* Dollar strengthens after Bernanke testimony
* Escondida annual copper output soars 28 pct to 1.1 mln tonnes
* U.S. Senate to hold hearing on banks owning commodities storage
* Zinc falls after large rise in inventories
By Maytaal Angel and Eric Onstad
LONDON, June 17 Copper slipped to its lowest price in a week on Wednesday after the dollar strengthened on fresh comments about scaling back the U.S. stimulus programme and following news of an sharp increase in output at the world's biggest copper mine.
Base metals markets had been nervous ahead of the testimony of U.S. Federal Reserve Chairman Ben Bernanke, who affirmed the central bank would start later this year to prune its $85-billion-a-month bond-buying programme, which has been supporting financial markets.
But he also sounded a dovish tone, leaving open the option of changing that plan if the economic outlook shifted.
Three-month copper on the London Metal Exchange closed down 1.5 percent at $6,890 a tonne and touched a session low of $6,867.25, the weakest since July 10.
Copper climbed as high as $7,046 a tonne in the morning on short-covering, within reach of a near one-month high hit July 11.
Weighing on copper was a stronger dollar against a basket of currencies, which makes metal priced in the greenback more costly for European and other non-U.S. investors.
Copper prices have failed to find momentum above $7,000 a tonne, though they rose to those heights earlier this month after comments favouring looser U.S. monetary policy for longer triggered a cross-commodity rally.
Credit Suisse analyst Tom Kendall said the copper market was still short so there was potential for more bursts of short-covering in coming months.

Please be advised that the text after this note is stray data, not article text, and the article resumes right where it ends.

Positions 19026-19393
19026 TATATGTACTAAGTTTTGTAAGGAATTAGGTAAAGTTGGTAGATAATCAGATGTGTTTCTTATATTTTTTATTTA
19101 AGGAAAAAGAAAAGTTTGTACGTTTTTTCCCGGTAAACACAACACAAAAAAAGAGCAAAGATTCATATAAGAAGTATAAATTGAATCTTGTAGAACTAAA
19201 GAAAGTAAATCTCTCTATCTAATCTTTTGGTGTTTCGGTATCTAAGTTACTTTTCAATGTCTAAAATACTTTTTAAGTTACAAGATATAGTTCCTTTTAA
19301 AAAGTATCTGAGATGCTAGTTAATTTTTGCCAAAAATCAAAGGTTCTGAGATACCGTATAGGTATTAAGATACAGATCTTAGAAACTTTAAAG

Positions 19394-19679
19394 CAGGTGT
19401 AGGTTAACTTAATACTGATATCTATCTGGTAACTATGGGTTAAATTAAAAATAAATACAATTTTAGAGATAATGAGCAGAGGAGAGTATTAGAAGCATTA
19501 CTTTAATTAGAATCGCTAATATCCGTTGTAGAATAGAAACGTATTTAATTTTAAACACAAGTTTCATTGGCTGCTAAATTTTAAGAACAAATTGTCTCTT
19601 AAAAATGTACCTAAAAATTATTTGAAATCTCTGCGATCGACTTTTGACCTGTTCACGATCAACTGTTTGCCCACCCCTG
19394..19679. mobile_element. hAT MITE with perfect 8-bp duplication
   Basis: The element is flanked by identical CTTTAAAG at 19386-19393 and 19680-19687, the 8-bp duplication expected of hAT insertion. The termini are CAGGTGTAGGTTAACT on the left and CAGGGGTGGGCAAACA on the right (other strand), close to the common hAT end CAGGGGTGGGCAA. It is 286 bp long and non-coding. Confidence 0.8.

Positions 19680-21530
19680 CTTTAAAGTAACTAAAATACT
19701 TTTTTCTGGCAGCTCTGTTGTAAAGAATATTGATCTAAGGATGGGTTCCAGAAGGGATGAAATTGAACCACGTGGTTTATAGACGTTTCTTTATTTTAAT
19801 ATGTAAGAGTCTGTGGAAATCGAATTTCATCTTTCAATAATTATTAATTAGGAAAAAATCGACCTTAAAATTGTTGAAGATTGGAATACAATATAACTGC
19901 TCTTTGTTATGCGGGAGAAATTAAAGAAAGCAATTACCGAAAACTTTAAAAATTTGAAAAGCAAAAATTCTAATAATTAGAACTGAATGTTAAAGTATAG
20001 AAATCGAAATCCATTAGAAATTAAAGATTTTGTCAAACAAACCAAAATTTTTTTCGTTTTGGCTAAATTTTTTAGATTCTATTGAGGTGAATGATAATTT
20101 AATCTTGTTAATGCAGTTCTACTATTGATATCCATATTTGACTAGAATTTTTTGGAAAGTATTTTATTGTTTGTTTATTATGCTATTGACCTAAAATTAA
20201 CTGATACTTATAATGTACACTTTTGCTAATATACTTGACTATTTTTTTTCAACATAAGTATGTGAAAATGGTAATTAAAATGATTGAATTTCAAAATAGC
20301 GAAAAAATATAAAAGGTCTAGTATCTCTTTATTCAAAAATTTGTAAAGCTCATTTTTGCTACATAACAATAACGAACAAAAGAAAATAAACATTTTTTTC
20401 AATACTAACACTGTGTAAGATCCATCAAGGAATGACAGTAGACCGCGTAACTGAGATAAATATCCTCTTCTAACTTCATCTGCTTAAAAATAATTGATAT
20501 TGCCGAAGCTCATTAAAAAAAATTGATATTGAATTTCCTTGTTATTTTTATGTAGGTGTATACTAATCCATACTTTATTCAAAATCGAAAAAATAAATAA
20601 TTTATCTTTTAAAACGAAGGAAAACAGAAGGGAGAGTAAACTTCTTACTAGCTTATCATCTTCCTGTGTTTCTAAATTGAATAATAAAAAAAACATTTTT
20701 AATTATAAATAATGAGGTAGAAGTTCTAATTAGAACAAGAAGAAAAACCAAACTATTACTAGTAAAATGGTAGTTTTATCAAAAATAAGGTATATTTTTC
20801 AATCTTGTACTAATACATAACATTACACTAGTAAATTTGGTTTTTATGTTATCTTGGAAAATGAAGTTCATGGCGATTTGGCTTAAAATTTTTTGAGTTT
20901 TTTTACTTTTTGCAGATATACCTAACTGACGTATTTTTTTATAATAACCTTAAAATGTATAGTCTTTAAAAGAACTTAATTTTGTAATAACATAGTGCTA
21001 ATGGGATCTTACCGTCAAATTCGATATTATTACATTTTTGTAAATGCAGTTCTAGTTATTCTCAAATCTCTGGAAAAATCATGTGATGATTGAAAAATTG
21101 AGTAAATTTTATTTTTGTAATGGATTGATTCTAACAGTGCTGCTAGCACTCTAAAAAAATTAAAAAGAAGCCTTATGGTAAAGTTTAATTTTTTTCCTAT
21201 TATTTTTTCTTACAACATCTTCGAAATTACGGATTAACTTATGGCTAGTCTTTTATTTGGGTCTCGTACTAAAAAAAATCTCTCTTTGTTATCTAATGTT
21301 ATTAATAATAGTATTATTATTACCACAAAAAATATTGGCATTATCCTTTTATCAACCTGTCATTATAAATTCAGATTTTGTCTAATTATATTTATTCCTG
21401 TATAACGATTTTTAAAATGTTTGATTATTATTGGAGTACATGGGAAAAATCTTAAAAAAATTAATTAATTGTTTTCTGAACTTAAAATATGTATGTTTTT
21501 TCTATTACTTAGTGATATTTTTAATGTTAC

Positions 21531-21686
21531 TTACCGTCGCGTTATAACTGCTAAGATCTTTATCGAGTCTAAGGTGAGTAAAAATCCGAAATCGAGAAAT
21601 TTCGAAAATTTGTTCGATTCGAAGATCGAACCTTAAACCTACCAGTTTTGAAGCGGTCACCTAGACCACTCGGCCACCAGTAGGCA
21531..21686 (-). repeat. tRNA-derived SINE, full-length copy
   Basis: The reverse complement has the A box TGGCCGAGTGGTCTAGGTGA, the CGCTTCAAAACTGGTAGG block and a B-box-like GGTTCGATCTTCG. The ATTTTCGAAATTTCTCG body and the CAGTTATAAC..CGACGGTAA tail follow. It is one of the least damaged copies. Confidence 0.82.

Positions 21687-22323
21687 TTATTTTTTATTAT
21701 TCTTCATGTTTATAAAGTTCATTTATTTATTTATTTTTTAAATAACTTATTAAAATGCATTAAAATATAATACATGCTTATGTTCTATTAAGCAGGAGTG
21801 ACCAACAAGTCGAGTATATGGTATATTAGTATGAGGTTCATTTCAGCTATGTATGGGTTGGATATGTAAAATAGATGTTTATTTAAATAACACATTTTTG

"But once you get through the summer period, we are still bearish on copper and expect to see additional supply coming through at a faster pace than demand can absorb."
BHP Billiton, majority owner of Escondida in Chile, the world's single-largest copper mine, said copper output at the mine rose 28 percent to 1.1 million tonnes in the 2013 fiscal year.
The news added to expectations that the copper market will record a surplus in 2013 for the first time in three years.
The surplus could be moderated, however, since China's consumption of refined copper is likely to rise in the second half, buoyed by expected government backing for power sector investments to support economic growth.
China is the world's largest copper consumer, accounting for about 40 percent of demand. Its economic growth slowed to 7.5 percent in the second quarter, from 7.7 percent in the first quarter, leaving a big dent in copper prices, which are down nearly 13 percent this year.
Elsewhere, the U.S. Senate committee will hold a hearing on whether banks should control physical commodities storage, a practice that detractors argue has resulted in long queues to get metals out of LME warehouses.
The queues have prompted rising spot premiums on physical markets, and have also spurred producers to crank up output in spite of falling demand, weighing on LME benchmark prices.
In other metals, zinc closed down 1.8 percent at $1,854 a tonne after daily LME stocks data showed a sharp 75,900 tonne increase in inventories to 1.077 million tonnes, near their highest level in over a month.
Lead finished down 2.2 percent at $2,030 a tonne and aluminium edged down 0.6 percent to $1,804 a tonne but other metals bucked the weaker trend.
Nickel ended 1.45 percent stronger at $13,970 a tonne and tin rose 0.4 percent to $19,525.